Education Minister Maszlee Malik said that khat would only be an activity, not a subject in itself, taking up three pages of the textbook.

He also said it would be up to teachers to decide how they want to teach it.

“Khat will go ahead, but will not be included in examinations or tests,” he said at a special press conference here which was also attended by his deputy Teo Nie Ching, the Star reported.

“We hope that with the Cabinet’s decision on khat, the issue will not be raised anymore and create any misunderstanding.”

The move to introduce khat was met with protest from some, including Chinese and Tamil interest groups who said it would not help vernacular school students increase their standard of Malay.

Segments of DAP grassroots office bearers were also against the move.

The ministry previously said that plans to introduce khat – which it called an integral part of Malaysia’s national identity – had been around since 2014.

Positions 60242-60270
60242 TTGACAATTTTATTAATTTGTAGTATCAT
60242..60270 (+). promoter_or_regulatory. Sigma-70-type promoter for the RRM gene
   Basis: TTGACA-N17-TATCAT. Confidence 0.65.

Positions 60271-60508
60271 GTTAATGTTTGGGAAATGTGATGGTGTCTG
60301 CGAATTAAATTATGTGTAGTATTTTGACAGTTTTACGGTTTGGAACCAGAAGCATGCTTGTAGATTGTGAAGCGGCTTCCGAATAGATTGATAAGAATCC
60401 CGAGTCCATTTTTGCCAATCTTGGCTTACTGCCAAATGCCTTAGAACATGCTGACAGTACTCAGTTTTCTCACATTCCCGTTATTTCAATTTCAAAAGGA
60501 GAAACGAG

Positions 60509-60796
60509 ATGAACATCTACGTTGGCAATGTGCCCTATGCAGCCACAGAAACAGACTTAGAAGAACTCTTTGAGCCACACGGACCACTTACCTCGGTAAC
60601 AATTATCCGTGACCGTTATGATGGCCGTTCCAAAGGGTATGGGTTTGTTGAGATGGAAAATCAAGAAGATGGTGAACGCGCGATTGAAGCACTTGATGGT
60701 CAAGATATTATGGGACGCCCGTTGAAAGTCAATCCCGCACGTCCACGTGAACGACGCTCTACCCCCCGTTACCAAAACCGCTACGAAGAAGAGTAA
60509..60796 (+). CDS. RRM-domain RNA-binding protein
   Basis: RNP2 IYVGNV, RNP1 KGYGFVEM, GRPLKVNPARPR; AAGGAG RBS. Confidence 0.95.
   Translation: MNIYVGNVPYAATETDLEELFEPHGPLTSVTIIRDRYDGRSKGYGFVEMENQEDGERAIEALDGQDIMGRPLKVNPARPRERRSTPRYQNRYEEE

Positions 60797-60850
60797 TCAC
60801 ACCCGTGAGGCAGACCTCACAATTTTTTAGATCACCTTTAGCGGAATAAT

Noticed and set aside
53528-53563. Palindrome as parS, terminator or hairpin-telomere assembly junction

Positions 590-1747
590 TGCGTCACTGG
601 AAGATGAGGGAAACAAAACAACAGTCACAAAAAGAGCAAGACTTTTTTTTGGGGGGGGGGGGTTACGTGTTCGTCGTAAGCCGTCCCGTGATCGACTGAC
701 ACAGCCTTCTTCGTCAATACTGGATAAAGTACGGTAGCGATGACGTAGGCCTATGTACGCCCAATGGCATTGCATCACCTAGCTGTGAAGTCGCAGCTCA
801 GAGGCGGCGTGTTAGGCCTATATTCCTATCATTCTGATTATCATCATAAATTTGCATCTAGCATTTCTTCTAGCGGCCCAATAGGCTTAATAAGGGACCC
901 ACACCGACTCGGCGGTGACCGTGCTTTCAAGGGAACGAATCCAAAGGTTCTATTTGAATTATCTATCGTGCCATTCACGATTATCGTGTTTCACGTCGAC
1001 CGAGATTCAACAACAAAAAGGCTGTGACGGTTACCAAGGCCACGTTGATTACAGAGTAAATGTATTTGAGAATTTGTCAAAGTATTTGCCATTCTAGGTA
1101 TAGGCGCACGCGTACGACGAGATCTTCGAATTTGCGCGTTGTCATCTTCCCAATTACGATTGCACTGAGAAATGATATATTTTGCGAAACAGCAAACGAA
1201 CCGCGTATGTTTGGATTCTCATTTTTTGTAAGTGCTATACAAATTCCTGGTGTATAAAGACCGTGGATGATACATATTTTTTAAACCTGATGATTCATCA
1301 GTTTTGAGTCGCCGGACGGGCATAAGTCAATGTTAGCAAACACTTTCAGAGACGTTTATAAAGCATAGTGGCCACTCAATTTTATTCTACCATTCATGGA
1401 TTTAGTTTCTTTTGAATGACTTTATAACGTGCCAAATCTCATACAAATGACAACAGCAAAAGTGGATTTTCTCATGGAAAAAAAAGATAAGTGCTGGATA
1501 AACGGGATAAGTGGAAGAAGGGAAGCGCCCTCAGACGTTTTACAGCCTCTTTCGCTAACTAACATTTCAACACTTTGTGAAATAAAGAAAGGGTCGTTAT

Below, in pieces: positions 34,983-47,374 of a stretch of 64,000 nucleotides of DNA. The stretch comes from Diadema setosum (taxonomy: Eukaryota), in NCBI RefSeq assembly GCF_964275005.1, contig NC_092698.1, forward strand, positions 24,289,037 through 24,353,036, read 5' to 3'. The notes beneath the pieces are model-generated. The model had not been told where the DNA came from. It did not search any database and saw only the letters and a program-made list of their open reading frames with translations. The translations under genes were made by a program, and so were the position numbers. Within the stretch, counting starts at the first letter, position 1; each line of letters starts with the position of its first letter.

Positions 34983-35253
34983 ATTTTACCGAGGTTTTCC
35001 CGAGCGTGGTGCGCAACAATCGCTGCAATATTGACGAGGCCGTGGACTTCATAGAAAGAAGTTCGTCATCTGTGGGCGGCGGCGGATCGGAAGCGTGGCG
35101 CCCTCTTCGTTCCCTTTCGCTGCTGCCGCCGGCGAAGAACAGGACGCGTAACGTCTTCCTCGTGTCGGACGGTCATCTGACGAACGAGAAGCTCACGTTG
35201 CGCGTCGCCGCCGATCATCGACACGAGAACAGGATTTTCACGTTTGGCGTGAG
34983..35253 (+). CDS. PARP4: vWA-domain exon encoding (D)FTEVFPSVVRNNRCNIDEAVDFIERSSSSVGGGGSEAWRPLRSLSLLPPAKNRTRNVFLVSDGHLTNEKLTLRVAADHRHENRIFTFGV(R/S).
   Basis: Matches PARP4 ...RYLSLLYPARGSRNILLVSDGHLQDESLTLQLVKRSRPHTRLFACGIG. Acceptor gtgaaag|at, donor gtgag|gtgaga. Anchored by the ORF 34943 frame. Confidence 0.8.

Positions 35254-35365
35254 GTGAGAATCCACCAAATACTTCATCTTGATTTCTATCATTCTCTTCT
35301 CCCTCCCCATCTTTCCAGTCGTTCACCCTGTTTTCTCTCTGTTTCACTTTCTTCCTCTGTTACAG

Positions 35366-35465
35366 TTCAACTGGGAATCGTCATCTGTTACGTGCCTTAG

When asked if students could choose not to learn khat, Maszlee said it would be up to the teacher.

On Sabah and Sarawak’s opposition to khat, Maszlee said the states are part of the country.

“So according to the constitution, education is a federal matter,” he said, reiterating that the move to implement khat is merely a continuation of the decision by the previous administration.

With this decision, vernacular schoolteachers can opt to teach khat if they want to. Teachers at national schools, however, are still required to teach it as part of their Year 4 Bahasa Melayu subject next year as scheduled.

Originally, the Ministry said that the introduction of khat as part of the Bahasa Melayu subject for Year Four pupils would be implemented next year as planned.

It would have involved all primary school students, and would have been done via six out of 164 pages in the new Bahasa Melayu Year Four textbook as part of the language art activities.